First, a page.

What's New In Cancun

There are locations to "dónde se puede ir sin ropa" (where you can go clothing-optional). None are specifically for gays & lesbians however most naturalists don't care what your sexual orientation is.

A caveat: "Nude" in Cancun does not necessarily mean nude; to the locals it often means simply "topfree." Our sources also mentioned several beaches frequented by backpackers and young travelers on a budget, who slept in cheap beach cabañas or used campsites and tented. We visited several of these, and found out some of them do not really see any nude use.

Changing attitudes among young Mexicans are a major factor in the growth of Mexican naturism. While in the past it was for the hippies around Tulum and the budget crowd looking for alternative healing arts and yoga, there are more and more mainstream nudist venues these days. And these establishments are seeing not just foreign tourists but also Mexicans coming to the Riviera Maya for clothing-optional vacations. There definitely seems to be an emerging local nudist market.

Hidden Beach Resort is a new luxury nude resort in this region, and boasts that it is the only all-inclusive resort where one never needs to dress, not even for dining. Hidden Beach appears to cater to the partying crowd, offering liquor from dispensers in every hotel room 24 hours a day.

Caribbean Reef Club in Puerto Morelos has not changed much. The facilities are new, clean, and colorful, especially around the large pool and hot tub. The resort sells a day pass for $125 per couple which includes use of the facilities from 11 a.m. to 6 p.m., plus lunch, dinner and all drinks, for those who want to check out the resort before staying overnight. The daytime atmosphere is very pleasant.

The Caribbean Reef Club resident dive master is Paul Hensey. Paul is happy to let you go nude scuba diving with him. A recent storm made the waters too rough for snorkeling or diving close to the coast, so a day of cave diving in one of the many famous cenotes is always a good option.

After testing the sparkling clear, subterranean waters at the entrance to the elaborate cave system, conveniently marked with guide ropes strung along the bottom, we put on our scuba gear and followed Paul into the caverns. We surfaced several times in enclosed openings, one of which was a breeding ground for bats. It was fascinating to see a sliver of light far ahead, and then coming up for air when there was but a tiny slit on the top of the cavern letting in light rays, dropping in shades of green, teal and azure. The scene was tropical outside and barren inside, with stalagtites and stalagmites in the caverns.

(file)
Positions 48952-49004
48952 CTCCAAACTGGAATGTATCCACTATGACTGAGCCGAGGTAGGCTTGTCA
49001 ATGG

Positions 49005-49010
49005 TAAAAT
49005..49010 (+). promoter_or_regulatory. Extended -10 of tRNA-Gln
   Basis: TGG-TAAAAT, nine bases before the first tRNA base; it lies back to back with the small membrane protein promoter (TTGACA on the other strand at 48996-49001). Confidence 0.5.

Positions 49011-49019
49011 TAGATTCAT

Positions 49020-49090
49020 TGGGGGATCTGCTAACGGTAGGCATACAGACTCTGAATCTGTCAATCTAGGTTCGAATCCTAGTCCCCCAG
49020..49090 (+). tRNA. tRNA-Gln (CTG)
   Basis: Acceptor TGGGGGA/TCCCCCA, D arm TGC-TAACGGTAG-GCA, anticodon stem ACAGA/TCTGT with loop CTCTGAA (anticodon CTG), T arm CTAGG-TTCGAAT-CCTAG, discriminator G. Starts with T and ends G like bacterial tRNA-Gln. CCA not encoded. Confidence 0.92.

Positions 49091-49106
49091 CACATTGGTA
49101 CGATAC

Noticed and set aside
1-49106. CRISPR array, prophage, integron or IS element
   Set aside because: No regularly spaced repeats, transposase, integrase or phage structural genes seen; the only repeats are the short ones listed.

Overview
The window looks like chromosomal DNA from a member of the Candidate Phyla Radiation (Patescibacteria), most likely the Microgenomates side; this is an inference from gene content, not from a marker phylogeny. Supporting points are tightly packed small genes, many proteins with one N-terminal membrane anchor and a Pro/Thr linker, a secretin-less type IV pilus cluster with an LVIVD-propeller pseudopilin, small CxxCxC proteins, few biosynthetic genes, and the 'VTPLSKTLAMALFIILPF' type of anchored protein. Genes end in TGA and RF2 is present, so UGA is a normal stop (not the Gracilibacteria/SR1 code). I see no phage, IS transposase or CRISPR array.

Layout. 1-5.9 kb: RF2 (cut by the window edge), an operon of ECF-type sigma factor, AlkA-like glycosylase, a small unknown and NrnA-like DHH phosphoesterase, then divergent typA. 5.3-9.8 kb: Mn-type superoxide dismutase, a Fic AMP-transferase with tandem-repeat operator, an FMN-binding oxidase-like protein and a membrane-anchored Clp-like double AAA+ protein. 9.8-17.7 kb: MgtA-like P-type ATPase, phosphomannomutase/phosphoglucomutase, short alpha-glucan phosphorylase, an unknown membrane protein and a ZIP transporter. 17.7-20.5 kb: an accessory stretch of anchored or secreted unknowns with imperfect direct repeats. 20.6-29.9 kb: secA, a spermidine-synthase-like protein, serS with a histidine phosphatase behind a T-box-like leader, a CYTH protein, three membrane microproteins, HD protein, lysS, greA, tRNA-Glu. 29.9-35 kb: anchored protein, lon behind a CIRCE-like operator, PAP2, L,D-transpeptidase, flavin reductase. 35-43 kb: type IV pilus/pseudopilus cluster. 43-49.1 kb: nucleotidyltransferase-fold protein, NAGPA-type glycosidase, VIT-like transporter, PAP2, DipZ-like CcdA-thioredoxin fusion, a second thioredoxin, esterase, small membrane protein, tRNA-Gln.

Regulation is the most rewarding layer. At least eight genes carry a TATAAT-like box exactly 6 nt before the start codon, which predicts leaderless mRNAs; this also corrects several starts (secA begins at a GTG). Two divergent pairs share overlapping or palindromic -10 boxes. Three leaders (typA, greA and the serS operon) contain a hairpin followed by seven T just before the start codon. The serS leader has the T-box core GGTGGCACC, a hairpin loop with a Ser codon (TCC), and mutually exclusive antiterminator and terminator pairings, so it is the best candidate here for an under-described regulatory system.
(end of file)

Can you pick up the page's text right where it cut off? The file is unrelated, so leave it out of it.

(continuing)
Later we visited, the ecological theme park of Xel-Ha, where I tested body acceptance by going topfree (I didn’t have a swimming suit, and wasn’t going to buy one). We walked the entire length of the park and enjoyed the swinging ropes into the water, blow holes, beach areas, and cliff-jumping. There were curious onlookers every now and then, but no one complained or said anything about my top-freedom.

There is a traditional nudist campground called Camping Santa Fe near Tulum (which changed owners in February and has been temporarily closed for the slow season). I walked the beach nude and the Mayan security guide took me across the property and showed me the dive shack. He told me that the month of June was the slowest, and the month of November the busiest. The nude beach then is frequented mostly by young people from Mexico City on vacation. It is segregated for the most part—single men go to the right, and single women go to the left. Couples may sit anywhere they wish. This way, the guard explained, they maintain a safe atmosphere for the single young women.

For the lowest budget, we recommend trying open-air beach cabañas at the camping areas Don Armando, El Mirador or Santa Fe. These are 2.5 and 2.7 kilometers respectively from the fork in the road.

Cabañas Copal Hotel Tulum, to the right at the same intersection, is where I would stay on my next trip to this area. It’s rustic, inexpensive, and clothing-optional except in the dining room. There are no electric lights or phones in the cabañas (though interestingly, they do offer wireless Internet access in their lounge, Internet Blue, from 8 a.m. to midnight). The simple cabañas have a large bed with mosquito netting, and are off a nice nude beach. The little outdoor bar is charming as well. I liked the fresh exotic fruit juices.

Near Tankah, where we were staying, we stopped by yet another clothing-optional retreat center, Playa Naturel. For our taste, the nude beach was tiny, and had rock groins going into the ocean, setting it apart from its immediate neighbor, which was within spitting distance. While we visited briefly, the resident caretaker gave us a tour, but there were no guests or staff on hand. It seems to be highly seasonal with reservations required.

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